MOORHEAD — A new store in the Moorhead Center Mall will appeal to LEGO collectors as well as parents who would like to recoup some money for LEGOs their kids no longer play with.

Prairie Bricks, a third-party LEGO store, will open to the public at 4 p.m. Thursday, June 10. Owner Zachary Nienas explains that "third-party" means the LEGOs he sells have had a previous owner, although some kits have never been opened. He carefully inventories and repackages any kits that have, and personally guarantees all the pieces are included.

Nienas got his start operating a pop-up store at the mall over the 2020 holiday shopping season.

"It did a whole lot better than I expected," Nienas said. "What was so awesome was that only 5% of the customers were Christmas shoppers. Over 90% were fans who wanted a LEGO store."

Something for everyone

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Nienas says what sets him apart from Walmart and Target is that they can only sell modern LEGO sets.

"I have LEGO set No. 001 here from the 1960s and I have all these other LEGO sets from the 80s, 90s and early 2000s. All these sets are retired, so Walmart and Target can't sell them," he said.

Aside from stores like Prairie Bricks, retired sets are only available through eBay or Bricklink, a site Nienas describes as "eBay for LEGOs." Nienas started buying and selling LEGOs via Bricklink in 2014 and has since built up a $30,000 inventory.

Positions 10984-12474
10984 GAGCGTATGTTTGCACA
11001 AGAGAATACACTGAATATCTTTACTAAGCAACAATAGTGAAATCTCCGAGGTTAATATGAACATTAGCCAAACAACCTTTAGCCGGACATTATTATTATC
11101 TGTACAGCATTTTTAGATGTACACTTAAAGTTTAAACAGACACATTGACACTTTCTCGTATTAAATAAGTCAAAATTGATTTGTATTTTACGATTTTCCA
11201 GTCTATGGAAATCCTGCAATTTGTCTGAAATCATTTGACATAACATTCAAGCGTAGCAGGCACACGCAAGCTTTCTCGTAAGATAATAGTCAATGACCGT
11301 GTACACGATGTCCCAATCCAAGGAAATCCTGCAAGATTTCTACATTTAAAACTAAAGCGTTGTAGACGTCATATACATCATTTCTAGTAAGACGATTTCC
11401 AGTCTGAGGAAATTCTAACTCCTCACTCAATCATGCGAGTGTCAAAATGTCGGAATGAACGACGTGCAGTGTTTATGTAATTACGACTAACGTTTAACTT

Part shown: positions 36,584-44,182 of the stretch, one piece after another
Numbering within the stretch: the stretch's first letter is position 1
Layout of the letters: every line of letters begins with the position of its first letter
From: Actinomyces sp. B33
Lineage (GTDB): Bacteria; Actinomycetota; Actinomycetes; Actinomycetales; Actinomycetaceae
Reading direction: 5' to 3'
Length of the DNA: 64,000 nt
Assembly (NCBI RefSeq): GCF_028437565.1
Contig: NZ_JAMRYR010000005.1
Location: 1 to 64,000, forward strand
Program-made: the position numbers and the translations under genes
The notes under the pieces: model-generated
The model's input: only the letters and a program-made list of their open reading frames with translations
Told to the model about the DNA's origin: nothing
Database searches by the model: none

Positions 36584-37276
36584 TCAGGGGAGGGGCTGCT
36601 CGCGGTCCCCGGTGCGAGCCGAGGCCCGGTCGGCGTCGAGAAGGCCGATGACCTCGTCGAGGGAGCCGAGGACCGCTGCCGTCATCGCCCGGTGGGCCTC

He tends to his personal collection before stocking the store.

"I have over 550 LEGO Star Wars sets at my place all displayed. I have to have it in my collection before I sell another," Nienas said.

Prairie Bricks sells a wide variety of LEGO kits, miniatures, loose LEGOs, and more.

For the serious collector, whom Nienas describes as someone in their late 20s with a disposable income, he has rare finds such as the only Viking ship ever released by LEGO for $190.

Captain Rex, a miniature from a $30 LEGO set released in 2013, is now worth a minimum of $100. Angie Wieck / The Forum
Captain Rex, a miniature from a $30 LEGO set released in 2013, is now worth a minimum of $100. Angie Wieck / The Forum

Grandparents, he says, prefer to buy the big LEGO sets. Nienas pulls in parents with things like bags full of assorted LEGO parts priced between $7 and $10 or build-your-own miniatures for $3.

"One thing I learned from a toy salesman at the Antique Mall is there is something magical about $20," he says. "If it's over $20, parents will say 'No, it's too much.' But if it's under $20, they'll say 'It's only $20. No big deal.'"

But it's not just about the sale for Nienas. He's just as concerned about building his inventory, so he will often buy buckets or containers of LEGOs from customers.

"It's usually a collection of sets they don't see," he said. "For example, a lady recently came in with a small tub of parts. I knew the stuff was pretty valuable and offered her $75. She was really happy. She didn't think she'd get anything. But after going through it, I found she had LEGO robot sets from the early 90s that go for $60."

Nienas says the store hours have yet to be finalized, but he expects to be open around the hours of 3 p.m. to 7 p.m. He advises customers follow the Prairie Bricks Facebook page for the latest information.